Microsoft's third quarter was light relative to expectations, but the company said Azure delivered strong results and its commercial cloud business is on a $10 billion annual revenue run rate.
The company reported earnings of $3.8 billion, or 47 cents a share, for the third quarter on sales of $20.5 billion. Non-GAAP earnings for the third quarter were 62 cents a share on revenue of $22.1 billion, down 6 percent from a year ago.
Wall Street was looking for third quarter earnings of 64 cents a share on revenue of $22.09 billion.
Microsoft said that a 4 cents a share one-time tax payment resulted in the earnings miss. Without that tax hit, earnings would have been 66 cents a share. "This quarter's income tax expense included a catch-up adjustment to account for an expected increase in the full year effective tax rate primarily due to the changing mix of revenue across geographies, as well as between cloud services and software licensing. As such, the GAAP and non-GAAP tax rates were 25% and 24%, respectively," said Microsoft.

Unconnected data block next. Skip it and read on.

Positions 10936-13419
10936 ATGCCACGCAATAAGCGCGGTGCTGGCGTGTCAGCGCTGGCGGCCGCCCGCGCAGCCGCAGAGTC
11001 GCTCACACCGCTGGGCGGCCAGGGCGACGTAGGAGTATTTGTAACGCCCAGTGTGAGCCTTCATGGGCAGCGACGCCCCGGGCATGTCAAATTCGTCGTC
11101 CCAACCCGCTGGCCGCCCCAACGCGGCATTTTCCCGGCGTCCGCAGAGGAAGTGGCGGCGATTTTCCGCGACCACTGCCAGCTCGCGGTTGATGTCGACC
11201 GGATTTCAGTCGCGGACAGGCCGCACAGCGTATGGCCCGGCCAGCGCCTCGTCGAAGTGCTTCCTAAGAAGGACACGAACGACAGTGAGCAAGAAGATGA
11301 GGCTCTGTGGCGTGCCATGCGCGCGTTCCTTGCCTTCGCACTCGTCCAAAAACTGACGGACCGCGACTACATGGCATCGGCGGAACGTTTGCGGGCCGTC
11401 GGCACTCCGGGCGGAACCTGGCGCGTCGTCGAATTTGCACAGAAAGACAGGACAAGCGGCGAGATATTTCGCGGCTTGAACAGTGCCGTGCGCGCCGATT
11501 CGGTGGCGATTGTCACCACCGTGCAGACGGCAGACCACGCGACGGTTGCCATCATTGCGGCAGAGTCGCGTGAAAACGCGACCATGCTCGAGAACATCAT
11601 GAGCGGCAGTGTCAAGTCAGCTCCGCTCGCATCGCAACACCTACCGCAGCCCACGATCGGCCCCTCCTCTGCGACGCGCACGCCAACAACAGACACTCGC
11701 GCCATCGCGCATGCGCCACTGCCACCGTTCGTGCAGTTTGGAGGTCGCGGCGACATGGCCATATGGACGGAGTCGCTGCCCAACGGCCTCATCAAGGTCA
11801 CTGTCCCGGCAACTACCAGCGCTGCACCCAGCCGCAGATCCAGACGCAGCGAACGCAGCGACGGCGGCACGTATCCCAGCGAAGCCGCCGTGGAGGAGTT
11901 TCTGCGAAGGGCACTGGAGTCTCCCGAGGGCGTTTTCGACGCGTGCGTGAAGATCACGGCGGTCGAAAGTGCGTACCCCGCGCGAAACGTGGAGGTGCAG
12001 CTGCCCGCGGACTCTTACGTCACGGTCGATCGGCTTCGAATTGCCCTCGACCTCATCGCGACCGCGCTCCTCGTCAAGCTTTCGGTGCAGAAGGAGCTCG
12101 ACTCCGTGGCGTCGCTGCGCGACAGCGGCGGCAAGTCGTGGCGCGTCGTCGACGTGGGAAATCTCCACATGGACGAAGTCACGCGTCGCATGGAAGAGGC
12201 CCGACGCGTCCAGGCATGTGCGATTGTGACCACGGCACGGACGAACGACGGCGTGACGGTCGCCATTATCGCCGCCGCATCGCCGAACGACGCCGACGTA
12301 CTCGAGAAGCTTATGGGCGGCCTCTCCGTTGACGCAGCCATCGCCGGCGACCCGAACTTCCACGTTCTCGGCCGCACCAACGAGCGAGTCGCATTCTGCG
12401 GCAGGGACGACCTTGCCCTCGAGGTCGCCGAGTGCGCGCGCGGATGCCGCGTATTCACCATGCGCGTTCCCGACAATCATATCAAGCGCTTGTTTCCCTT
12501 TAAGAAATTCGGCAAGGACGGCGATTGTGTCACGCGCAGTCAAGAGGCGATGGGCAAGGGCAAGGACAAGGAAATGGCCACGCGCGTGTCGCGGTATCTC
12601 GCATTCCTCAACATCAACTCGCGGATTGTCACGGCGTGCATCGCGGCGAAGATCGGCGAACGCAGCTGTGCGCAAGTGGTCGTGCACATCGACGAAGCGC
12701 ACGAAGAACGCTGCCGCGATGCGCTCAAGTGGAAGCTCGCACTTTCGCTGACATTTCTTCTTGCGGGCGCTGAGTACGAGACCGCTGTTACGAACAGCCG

By unit, Microsoft's commercial business carried the team again. Productivity and business processes revenue was up 1 percent to $6.5 billion. Commercial office and cloud services sales were up 7 percent and Dynamics software and cloud revenue was up 9 percent.
Intelligent cloud revenue was up 3 percent to $6.1 billion as Azure surged. Server products and services were up 5 percent.
On the consumer front, also known as the more personal computing unit, Windows OEM revenue fell, Surface sales surged as did search and phone revenue tanked 46 percent in constant currency.
By the numbers:
- Office 365 consumer subscribers were 22.2 million in the fiscal third quarter.
- Commercial Office 365 commercial seats were up 57 percent from a year ago.
- Four out of every 5 Dynamics CRM Online seats are cloud deployments.
- Azure compute and SQL database usage more than doubled from a year ago.
- Enterprise mobility customers topped 27,000.
- Windows OEM Pro revenue growth fell 11 percent.